Decomposing Producer Price Risk: A Policy Analysis Tool With an Application to North Kenyan Livestock Markets
Barrett, Christopher B.; Luseno, Winnie K.
This paper introduces a simple method of price risk decomposition that determines the extent to which producer price risk is attributable to volatile inter-market margins, intra-day variation, intra-week (day of week) variation, or terminal market price variability. We apply the method to livestock markets in northern Kenya, a setting of dramatic price volatility where price stabilization is a live policy issue. In this particular application, we find that large, variable inter-market basis is the most important factor in explaining producer price risk in animals typically traded between markets. Local market conditions explain most price risk in other markets, in which traded animals rarely exit the region. Variability in terminal market prices accounts for relatively little price risk faced by pastoralists in the dry lands of northern Kenya although this is the focus of most present policy prescriptions under discussion. Producer price volatility concerns producers and governments in a wide range of industries and nations. In settings where producers have little or no access to financial markets through which they can effectively hedge against price risk, governments are often keen to find cost-effective means to reduce producer price volatility. Yet such volatility can arise from any of several sources, so identification of effective intervention strategies depends fundamentally on locating the source(s) of variability in producer prices. This paper introduces a simple method of price risk decomposition intended to serve as a policy analysis tool for precisely that purpose. This method determines the extent to which producer price risk is attributable to volatile inter-market margins, intra-day variation, intra-week (day of week) variation, or variability in terminal market price. We apply the method to livestock markets in northern Kenya, a setting of dramatic price volatility where price stabilization is a live policy issue. The remainder of the paper proceeds as follows. Section I introduces our price risk decomposition method. We then demonstrate its utility with an application to livestock markets in the drylands of northern Kenya in a series of three sections. Section II describes the context and some of the current policy debate surrounding livestock price stabilization in Kenya. Section III presents the data and key limitations of this particular sample. The empirical results appear in Section IV along with discussion of these estimates. Section V concludes.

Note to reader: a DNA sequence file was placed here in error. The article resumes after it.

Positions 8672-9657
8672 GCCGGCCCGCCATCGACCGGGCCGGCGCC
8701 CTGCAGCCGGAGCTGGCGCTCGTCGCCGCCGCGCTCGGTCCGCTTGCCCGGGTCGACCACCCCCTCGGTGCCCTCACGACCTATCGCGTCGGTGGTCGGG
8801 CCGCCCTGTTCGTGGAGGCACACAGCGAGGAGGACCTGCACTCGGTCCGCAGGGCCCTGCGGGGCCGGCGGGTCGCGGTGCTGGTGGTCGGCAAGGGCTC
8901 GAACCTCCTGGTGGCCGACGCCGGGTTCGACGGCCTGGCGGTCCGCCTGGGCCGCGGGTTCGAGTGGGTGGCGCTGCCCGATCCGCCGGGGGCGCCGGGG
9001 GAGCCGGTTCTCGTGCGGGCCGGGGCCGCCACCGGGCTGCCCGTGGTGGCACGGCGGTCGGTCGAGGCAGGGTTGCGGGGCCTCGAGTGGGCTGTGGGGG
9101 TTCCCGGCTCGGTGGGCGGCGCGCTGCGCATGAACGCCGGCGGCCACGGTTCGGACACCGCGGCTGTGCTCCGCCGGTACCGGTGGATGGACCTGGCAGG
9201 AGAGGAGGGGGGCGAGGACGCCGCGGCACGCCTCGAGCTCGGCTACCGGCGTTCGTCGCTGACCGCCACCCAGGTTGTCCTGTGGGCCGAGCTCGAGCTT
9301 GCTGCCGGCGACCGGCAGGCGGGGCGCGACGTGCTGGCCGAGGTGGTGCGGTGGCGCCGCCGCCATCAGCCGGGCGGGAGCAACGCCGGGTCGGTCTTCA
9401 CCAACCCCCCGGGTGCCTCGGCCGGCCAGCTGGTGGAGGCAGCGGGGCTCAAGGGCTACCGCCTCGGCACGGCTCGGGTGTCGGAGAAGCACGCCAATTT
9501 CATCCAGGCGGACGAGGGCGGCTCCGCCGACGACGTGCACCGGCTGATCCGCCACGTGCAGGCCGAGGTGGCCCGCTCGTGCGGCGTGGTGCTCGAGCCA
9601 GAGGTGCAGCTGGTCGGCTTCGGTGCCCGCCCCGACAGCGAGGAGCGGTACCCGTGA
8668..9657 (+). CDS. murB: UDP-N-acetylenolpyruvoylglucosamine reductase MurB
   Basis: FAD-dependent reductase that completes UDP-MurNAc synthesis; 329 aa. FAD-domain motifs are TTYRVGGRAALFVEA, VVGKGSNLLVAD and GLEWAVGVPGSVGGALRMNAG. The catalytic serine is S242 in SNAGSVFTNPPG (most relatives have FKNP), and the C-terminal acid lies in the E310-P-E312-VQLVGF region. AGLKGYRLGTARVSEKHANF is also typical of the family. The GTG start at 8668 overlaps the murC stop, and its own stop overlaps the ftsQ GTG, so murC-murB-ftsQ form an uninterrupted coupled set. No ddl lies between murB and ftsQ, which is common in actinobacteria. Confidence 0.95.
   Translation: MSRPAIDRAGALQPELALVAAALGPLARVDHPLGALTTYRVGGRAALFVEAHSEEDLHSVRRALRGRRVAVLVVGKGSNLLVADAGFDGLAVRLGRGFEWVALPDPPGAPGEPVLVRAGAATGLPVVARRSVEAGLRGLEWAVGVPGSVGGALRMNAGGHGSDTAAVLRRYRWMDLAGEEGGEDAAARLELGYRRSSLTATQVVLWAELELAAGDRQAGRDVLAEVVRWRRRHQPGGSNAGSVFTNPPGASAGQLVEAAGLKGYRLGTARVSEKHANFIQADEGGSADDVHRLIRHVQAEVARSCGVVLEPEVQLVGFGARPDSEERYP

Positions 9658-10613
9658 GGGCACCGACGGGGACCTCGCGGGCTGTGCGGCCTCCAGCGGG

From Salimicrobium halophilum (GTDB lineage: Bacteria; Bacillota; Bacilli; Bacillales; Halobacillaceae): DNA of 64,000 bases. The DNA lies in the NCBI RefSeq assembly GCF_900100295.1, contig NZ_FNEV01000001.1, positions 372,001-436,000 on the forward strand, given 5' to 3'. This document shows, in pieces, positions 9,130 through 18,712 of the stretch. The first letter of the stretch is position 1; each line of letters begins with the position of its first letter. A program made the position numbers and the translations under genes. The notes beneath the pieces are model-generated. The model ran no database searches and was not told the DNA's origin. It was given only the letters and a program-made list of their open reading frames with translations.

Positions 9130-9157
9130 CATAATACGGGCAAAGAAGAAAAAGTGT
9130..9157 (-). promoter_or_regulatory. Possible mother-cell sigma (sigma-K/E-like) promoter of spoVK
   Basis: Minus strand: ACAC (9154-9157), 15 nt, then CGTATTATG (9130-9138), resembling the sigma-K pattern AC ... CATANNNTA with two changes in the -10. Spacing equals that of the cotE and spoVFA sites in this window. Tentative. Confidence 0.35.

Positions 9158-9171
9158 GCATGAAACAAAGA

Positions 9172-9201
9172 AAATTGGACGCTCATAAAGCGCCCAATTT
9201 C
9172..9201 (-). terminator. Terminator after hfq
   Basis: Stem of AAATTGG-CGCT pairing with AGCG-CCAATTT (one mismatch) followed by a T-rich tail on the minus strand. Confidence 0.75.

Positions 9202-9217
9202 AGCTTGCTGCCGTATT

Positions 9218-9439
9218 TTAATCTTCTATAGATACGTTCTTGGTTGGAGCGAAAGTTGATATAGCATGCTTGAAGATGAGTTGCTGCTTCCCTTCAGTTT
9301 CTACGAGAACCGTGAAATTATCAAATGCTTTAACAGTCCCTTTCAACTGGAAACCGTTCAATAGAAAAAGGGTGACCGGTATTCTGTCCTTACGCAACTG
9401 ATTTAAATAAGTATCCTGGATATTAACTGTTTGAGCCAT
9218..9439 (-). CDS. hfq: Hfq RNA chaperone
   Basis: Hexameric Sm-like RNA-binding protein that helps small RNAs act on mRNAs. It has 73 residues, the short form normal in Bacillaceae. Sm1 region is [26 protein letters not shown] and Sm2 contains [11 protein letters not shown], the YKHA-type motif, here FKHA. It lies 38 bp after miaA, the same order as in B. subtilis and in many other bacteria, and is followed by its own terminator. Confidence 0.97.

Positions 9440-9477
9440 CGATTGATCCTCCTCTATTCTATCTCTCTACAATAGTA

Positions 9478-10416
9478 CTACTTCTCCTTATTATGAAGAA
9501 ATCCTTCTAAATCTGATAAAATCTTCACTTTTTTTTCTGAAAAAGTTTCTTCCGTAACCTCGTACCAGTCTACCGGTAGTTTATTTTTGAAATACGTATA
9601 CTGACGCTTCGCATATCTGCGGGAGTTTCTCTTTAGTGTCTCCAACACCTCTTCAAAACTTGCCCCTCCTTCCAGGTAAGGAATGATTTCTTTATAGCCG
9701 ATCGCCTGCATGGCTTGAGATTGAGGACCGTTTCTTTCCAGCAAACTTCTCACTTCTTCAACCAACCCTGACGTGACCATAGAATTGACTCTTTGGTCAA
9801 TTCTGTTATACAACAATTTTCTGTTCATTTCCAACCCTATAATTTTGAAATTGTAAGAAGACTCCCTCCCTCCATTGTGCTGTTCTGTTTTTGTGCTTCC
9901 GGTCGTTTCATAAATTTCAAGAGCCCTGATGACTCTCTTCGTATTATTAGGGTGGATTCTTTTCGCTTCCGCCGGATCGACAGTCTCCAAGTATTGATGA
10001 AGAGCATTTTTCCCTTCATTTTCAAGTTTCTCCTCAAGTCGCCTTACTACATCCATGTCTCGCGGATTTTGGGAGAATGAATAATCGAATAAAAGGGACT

WP 2002-40 October 2002
Charles H. Dyson School of Applied Economics and Management, Cornell University